An Augusta disability lawyer explains how back pain may qualify you for Social Security disability benefits in Georgia
Claims based on back pain are common among our Georgia and South Carolina Social Security disability clients. At some point in our lives, almost everyone has back pain, but most people who have low back pain from a ligament strain or other soft-tissue problem will recover in a few months. However, others have a chronic problem that qualifies for Social Security disability benefits.
Types of back pain
Back pain can be caused by many different things. The types that are most frequently seen and accepted by the Social Security Administration are:
Although we are often not aware of it, some amount of osteoarthritis is common in middle-aged people. There are several different forms of osteoarthritis of the spine.
Degenerative disc disease (DDD).
Degenerative disc disease is common in many older people. individuals. It can be identified by medical imaging (X-rays, MRI, CT) of the spine. Sometimes a combination of osteoarthritis and degenerative disc disease produces enough symptoms that surgical fusion is performed in the lumbar spine (lumbar fusion) or cervical spine (neck).
Herniated nucleus pulposus (HNP).
A herniated nucleus pulposus is the protrusion of the hard, cartilaginous center of an intervertebral disk through the outer fibrous tissue. Some Social Security disability claimants have a large herniated nucleus pulposus that presses on a spinal nerve root, and must have part of the herniated nucleus pulposus removed.
Osteoporosis is a metabolic disorder that is associated with a decrease in the mass of bone. Most of the instances of osteoporosis seen by the Social Security Administration are in post-menopausal women. Many of these disability claimants have the osteoporosis confined to their spines, whereas those with osteoporosis related to chronic use of corticosteroid drugs may have other bones involved as well.
Fractures of the bony spine are most commonly related to automobile or motorcycle accidents. Traumatically fractured vertebrae are treated with a combination of surgical fusion and sometimes stabilization with metal rods.
The most serious tumors of the spine arise from cancer that has spread to the spine from breast, colon, prostate, or other origin. Tumors can not only cause chronic pain, but result in spinal fractures as they destroy bone.
Arachnoiditis is inflammation of some part of the arachnoid membrane that covers the spinal cord, and can produce severe chronic pain. Arachnoiditis may occur as a result of infection, but most commonly is seen after surgical procedures and use of contrast material used to enhance visualization of structures with X-rays during myelography.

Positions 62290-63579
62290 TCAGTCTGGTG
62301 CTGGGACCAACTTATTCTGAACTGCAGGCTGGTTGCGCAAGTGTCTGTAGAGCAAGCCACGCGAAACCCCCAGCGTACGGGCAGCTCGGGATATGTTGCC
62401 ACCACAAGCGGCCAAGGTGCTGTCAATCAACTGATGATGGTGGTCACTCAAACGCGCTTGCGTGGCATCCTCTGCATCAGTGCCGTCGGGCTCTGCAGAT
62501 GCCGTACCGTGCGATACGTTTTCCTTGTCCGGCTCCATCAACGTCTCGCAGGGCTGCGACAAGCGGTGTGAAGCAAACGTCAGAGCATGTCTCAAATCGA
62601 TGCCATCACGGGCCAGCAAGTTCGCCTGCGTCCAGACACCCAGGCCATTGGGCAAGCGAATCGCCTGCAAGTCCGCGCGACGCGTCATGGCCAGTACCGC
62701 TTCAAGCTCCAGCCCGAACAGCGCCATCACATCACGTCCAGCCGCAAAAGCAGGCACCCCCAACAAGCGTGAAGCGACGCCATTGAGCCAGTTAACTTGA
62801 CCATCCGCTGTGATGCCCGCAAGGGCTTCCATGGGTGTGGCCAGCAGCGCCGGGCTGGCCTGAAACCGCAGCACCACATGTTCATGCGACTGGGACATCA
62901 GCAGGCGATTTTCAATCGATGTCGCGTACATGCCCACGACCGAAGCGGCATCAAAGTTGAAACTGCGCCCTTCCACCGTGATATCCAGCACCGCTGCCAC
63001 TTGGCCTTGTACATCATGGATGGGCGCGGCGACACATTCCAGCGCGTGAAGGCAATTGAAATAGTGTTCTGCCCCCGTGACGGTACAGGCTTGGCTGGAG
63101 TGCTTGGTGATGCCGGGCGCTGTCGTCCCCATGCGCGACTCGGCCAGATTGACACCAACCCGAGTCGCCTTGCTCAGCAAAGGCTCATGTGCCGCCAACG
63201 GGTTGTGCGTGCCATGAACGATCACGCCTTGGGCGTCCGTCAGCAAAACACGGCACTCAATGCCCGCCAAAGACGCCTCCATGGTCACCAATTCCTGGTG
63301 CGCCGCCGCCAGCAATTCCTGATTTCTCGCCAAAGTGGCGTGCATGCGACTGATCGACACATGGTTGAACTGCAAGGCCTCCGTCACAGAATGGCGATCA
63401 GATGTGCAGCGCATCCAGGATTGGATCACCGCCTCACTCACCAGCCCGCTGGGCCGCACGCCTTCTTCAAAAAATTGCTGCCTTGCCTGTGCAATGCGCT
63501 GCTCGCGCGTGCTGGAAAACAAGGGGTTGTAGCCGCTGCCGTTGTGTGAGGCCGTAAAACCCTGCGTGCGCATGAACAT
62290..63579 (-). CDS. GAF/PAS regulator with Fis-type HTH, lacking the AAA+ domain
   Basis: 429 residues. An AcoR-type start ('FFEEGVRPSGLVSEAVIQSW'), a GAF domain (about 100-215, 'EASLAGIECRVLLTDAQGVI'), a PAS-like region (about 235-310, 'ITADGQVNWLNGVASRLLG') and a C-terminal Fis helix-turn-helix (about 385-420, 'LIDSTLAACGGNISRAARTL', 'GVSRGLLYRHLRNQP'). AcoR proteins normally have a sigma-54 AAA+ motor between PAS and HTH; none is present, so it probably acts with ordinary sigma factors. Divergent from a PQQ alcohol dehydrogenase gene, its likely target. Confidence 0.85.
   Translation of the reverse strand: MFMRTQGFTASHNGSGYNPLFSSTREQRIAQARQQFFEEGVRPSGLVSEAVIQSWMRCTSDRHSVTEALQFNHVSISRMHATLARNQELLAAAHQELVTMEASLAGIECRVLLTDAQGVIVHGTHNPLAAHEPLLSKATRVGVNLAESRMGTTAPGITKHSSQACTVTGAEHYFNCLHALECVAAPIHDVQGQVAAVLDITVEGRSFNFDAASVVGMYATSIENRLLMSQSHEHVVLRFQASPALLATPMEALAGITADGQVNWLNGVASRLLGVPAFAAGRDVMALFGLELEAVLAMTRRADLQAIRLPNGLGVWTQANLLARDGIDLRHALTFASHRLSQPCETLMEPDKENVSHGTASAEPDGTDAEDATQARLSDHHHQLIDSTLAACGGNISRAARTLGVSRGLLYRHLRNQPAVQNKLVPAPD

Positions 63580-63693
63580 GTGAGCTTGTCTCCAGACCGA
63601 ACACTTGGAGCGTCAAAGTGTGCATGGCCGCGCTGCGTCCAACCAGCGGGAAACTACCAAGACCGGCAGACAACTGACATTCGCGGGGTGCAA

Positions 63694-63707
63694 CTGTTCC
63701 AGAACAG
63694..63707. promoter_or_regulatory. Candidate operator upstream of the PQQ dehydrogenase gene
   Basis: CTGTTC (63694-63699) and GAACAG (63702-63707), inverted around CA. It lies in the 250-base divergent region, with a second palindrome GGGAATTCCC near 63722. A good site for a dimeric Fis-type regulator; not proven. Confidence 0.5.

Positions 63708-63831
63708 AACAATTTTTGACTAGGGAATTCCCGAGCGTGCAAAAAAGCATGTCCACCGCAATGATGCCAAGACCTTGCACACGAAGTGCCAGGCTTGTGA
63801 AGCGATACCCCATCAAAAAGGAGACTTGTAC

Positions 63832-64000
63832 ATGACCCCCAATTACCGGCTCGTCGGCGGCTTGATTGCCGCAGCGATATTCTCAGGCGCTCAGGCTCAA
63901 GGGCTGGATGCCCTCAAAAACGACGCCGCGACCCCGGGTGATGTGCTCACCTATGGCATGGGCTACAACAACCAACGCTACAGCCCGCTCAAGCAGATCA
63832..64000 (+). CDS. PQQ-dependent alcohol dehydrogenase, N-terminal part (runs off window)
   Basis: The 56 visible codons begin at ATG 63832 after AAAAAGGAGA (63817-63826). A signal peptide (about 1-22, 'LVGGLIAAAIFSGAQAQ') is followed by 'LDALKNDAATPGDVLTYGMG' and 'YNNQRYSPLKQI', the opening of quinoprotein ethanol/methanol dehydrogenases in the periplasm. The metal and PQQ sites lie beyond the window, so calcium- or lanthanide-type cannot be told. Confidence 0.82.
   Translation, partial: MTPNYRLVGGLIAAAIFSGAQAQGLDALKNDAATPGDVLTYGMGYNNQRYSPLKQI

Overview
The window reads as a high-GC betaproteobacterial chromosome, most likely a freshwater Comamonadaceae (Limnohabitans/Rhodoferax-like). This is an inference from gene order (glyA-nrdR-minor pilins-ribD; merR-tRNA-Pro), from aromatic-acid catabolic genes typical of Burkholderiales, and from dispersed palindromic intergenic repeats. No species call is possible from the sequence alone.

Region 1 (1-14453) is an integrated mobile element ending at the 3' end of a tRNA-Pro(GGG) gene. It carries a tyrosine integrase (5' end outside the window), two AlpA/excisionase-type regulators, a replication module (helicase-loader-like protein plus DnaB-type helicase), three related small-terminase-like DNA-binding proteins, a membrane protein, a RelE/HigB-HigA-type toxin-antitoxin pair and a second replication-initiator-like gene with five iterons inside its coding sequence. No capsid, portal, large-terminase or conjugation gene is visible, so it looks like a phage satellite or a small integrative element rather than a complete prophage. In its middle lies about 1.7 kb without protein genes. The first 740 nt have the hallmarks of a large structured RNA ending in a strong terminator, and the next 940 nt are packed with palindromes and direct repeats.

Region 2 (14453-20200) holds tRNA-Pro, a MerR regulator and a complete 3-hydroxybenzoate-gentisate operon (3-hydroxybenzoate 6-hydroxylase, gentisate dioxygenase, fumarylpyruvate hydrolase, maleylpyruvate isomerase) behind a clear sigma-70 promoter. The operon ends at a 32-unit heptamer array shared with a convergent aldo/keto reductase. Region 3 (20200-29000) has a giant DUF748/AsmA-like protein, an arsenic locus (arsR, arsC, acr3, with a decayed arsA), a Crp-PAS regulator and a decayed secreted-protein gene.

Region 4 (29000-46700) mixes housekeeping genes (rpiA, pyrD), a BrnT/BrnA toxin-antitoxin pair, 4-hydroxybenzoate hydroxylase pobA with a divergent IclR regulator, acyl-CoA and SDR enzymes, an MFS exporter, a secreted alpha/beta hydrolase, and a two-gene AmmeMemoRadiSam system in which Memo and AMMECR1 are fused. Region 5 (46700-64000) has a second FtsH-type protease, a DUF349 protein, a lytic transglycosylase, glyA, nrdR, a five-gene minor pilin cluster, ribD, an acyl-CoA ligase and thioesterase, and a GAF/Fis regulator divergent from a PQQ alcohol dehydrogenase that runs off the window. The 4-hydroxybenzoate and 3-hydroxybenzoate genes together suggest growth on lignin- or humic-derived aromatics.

Lumbar strain refers to stress on the ligaments, muscles, and other soft tissues near the spine with resultant pain. When back pain continues for a prolonged period, orthopedists and other doctors tend to apply the diagnosis of “chronic lumbar strain,” if there is no other underlying identifiable abnormality that can be seen on imaging studies.
Spondylolisthesis is a slippage of vertebral bodies out of their normal position.
Spinal stenosis is a narrowing of the space inside the bony spine, thereby sometimes causing pressure on the spinal cord and peripheral nerve roots from the spinal cord. The Social Security Administration usually sees these cases in disability claimants who have severe osteoarthritis of the lower spine.
Scoliosis is a sideways curvature to the spine, associated with pain but not neurological impairment. Scoliosis is usually genetic in origin and can be of any degree of severity; often the scoliosis is associated with one leg being shorter than the other.
Medical tests do not show the severity of back pain
One of the problems with getting the Social Security Administration to recognize back pain as qualifying for disability benefits is that the severity of back pain cannot be measured by the standard medical tests. X-rays, computerized tomographic (CT), or magnetic resonance imaging (MRI) of the spine will show certain abnormalities, but they do not measure pain.
Furthermore, some people who have significant degenerative abnormalities who very little pain, while other people who have incapacitating back pain have only minimal objective abnormalities according to the medical tests.
Because it can be difficult to establish the severity of back pain through objective medical tests, subjective evidence becomes an important part of a Social Security disability claim based on back pain. Subjective evidence primarily means your statements about your symptoms and pain, and to convince the Social Security Administration of the truth of your subjective evidence, it is important to be credible. Your credibility is demonstrated by your behavior in seeking relief of your symptoms. That is, the activities that are limited by pain, the nature and frequency of visits to a doctor for treatment, the response you have to treatment that you receive, and comments about your credibility in the treating doctor’s records.
Have an Augusta disability attorney help you with your claim
Dealing with the Social Security Administration is always difficult because of the complex and confusing rules that are used to evaluate disabilities. However, back pain claims can be particularly difficult, and require careful development of evidence.
If you are not already represented by a Georgia or South Carolina Social Security disability lawyer, consider asking for our evaluation of your claim. Give us a brief description of your claim using the form to the right.